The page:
When Memorization Gets in the Way of Learning

A teacher's quest to discourage his students from mindlessly reciting information
Amy Loves Yah/Flickr

I once caught an 11th-grader who snuck a cheat sheet into the final exam.

At first, he tried to shuffle it under some scratch paper. When I cornered him, he shifted tactics. "It's my page of equations," he told me. "Aren't we allowed a formula sheet? The physics teacher lets us." Nice try, but no dice. The principal and I rejected his alibi and hung a fat zero on his final exam. That dropped his precalculus grade down from a B+ to a D+. It lingered like a purple bruise on his college applications.

Looking back, I have to ask myself: Why didn't I allow a formula sheet? Cheat sheets aim to substitute for memorization, and I hate it when my students memorize things.

"What's the sine of π/2?" I asked my first-ever trigonometry class.

"One!" they replied in unison. "We learned that last year."

So I skipped ahead, later to realize that they didn't really know what "sine" even meant. They'd simply memorized that fact. To them, math wasn't a process of logical discovery and thoughtful exploration. It was a call-and-response game. Trigonometry was just a collection of non-rhyming lyrics to the lamest sing-along ever.

Some things are worth memorizing--addresses, PINs, your parents' birthdays. The sine of π/2 is not among them. It's a fact that matters only insofar as it connects to other ideas. To learn it in isolation is like learning the sentence "Hamlet kills Claudius" without the faintest idea of who either gentleman is--or, for what matter, of what "kill" means. Memorization is a frontage road: It runs parallel to the best parts of learning, never intersecting. It's a detour around all the action, a way of knowing without learning, of answering without understanding.

Memorization has enjoyed a surge of defenders recently. They argue that memorization exercises the brain and even fuels deep insights. They say our haste to purge old-school skills-driven teaching from our schools has stranded a generation of students upriver without a paddle. They recommend new apps aiming to make drills fun instead of tedious. Most of all, they complain that rote learning has become taboo, rather than accepted as a healthy part of a balanced scholastic diet.

Certainly, knowledge matters. A head full of facts--even memorized facts--is better than an empty one. But facts enter our heads through many paths--some well-paved, some treacherous. Which ones count as "memorization"?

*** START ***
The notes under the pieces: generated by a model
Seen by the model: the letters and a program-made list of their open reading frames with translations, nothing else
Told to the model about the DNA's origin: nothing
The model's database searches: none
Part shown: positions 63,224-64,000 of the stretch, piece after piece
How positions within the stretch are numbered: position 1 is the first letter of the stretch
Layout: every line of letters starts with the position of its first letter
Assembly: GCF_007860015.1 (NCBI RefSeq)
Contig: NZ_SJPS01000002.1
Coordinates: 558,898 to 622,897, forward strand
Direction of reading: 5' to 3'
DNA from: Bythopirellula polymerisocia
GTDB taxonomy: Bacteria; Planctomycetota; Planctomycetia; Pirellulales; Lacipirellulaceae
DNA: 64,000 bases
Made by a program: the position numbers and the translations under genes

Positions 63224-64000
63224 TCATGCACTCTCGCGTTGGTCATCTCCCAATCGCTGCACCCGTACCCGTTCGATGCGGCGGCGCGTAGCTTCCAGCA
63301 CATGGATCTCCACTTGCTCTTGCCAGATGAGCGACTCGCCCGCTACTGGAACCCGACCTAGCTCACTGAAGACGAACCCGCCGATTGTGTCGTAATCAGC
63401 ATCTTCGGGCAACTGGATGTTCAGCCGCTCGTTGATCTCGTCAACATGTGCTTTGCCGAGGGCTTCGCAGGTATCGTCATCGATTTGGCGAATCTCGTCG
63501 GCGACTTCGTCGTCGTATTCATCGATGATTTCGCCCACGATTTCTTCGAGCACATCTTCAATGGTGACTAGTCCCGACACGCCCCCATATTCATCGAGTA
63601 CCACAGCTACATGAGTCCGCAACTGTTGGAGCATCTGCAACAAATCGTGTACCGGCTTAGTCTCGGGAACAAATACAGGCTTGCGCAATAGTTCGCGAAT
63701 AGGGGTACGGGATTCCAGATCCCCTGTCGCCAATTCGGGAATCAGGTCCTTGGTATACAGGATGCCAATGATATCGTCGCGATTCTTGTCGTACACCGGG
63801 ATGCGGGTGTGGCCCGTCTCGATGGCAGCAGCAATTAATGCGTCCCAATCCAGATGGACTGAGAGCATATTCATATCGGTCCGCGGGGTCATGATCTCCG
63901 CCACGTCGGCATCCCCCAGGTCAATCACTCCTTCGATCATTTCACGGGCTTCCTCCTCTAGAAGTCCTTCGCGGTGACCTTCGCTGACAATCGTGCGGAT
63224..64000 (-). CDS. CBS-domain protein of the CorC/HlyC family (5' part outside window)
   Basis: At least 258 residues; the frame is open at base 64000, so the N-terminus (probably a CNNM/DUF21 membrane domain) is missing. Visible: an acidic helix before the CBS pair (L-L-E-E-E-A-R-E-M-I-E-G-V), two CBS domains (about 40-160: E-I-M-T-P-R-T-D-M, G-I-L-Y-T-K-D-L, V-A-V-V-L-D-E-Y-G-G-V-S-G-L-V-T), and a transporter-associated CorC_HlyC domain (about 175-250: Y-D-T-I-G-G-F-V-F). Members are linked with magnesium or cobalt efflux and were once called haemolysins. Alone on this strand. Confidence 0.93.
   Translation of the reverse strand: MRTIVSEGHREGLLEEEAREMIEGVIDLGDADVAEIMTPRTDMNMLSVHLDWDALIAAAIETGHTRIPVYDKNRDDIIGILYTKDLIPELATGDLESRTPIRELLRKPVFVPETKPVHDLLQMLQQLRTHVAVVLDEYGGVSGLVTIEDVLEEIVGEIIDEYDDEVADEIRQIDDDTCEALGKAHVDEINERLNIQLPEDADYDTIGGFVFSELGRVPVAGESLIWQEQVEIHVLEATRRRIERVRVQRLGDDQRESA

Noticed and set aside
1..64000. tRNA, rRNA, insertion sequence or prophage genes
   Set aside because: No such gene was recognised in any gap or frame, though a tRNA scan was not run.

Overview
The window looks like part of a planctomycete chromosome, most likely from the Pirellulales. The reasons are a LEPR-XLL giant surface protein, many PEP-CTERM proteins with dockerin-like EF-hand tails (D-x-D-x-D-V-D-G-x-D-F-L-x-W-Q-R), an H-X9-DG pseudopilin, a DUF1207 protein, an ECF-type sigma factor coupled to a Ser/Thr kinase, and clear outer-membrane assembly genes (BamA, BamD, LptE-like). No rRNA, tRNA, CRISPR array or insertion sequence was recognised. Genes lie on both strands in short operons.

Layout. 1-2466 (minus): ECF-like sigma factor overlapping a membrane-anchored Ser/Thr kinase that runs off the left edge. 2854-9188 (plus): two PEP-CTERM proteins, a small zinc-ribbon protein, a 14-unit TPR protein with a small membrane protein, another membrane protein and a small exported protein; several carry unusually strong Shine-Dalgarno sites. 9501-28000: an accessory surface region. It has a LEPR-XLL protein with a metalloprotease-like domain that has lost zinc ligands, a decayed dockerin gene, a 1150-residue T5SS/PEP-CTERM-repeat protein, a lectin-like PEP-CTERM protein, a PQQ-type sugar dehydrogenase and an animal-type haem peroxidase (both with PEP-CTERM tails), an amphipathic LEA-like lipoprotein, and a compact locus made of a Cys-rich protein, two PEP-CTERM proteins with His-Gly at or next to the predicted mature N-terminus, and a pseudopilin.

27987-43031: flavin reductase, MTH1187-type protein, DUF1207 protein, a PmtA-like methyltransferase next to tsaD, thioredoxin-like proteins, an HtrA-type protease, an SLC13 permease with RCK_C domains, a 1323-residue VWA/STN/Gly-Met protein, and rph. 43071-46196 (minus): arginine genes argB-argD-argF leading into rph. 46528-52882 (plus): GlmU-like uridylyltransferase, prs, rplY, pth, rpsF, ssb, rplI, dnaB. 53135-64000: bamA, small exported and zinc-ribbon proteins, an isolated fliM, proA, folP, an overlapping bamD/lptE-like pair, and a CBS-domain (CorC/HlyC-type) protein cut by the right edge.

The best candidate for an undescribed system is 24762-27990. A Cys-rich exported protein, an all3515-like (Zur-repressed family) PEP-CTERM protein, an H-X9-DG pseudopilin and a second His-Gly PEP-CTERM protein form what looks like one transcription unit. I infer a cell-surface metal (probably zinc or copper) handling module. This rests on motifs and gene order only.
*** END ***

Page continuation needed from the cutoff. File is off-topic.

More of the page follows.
I define memorization as learning an isolated fact through deliberate effort. The process can unfold two basic ways.

First, there's raw rehearsal: reciting a fact over and over. When I had to memorize a speech for ninth-grade English, I huddled in the school library for 90 minutes, whispering the words to myself again and again, until they settled into my memory. The process was slow, dull, and stilted. I forgot the speech within weeks.

Raw rehearsal is the worst way to learn something. It eats up time and requires no real thinking. So of course, it's popular among students ranging from my Oakland 15-year-olds to  Harvard undergraduates. During a unit on memory, I once heard a psychology student recite, "Raw rehearsal is ineffective," before proceeding to practice her vocabulary using the same technique she'd just denounced.

 Second, there are mnemonics and other artificial tricks--songs, acronyms, silly rhymes. In sixth grade, for reasons only heaven knows, I memorized 48 prepositions (about, above, across, after...) to the tune of "Yankee Doodle." I can still recite them.

Such tactics certainly work better than raw rehearsal. But they don't solve the underlying problem: They still bypass real conceptual learning. Memorizing a list of prepositions isn't half as useful as knowing what role a preposition plays in the language.

So what are the alternatives? How can students learn facts, rather than memorize them?

First, there's repeated use. Like raw rehearsal, it relies on repetition to chisel a fact into memory, but unlike that method, it comes naturally (without "deliberate effort"). In 10th-grade English, I wrote a paper on Robert Frost's apocalyptic poem "Once by the Pacific." I read it dozens of times, dissecting every phrase. Months later, standing on a rocky, storm-swept beach, I found that I could recite the poem by heart. I never set out to memorize it. I just...did.

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Ben Orlin is a high school teacher and tutor in Oakland, California. He contributes regularly to Math with Bad Drawings.

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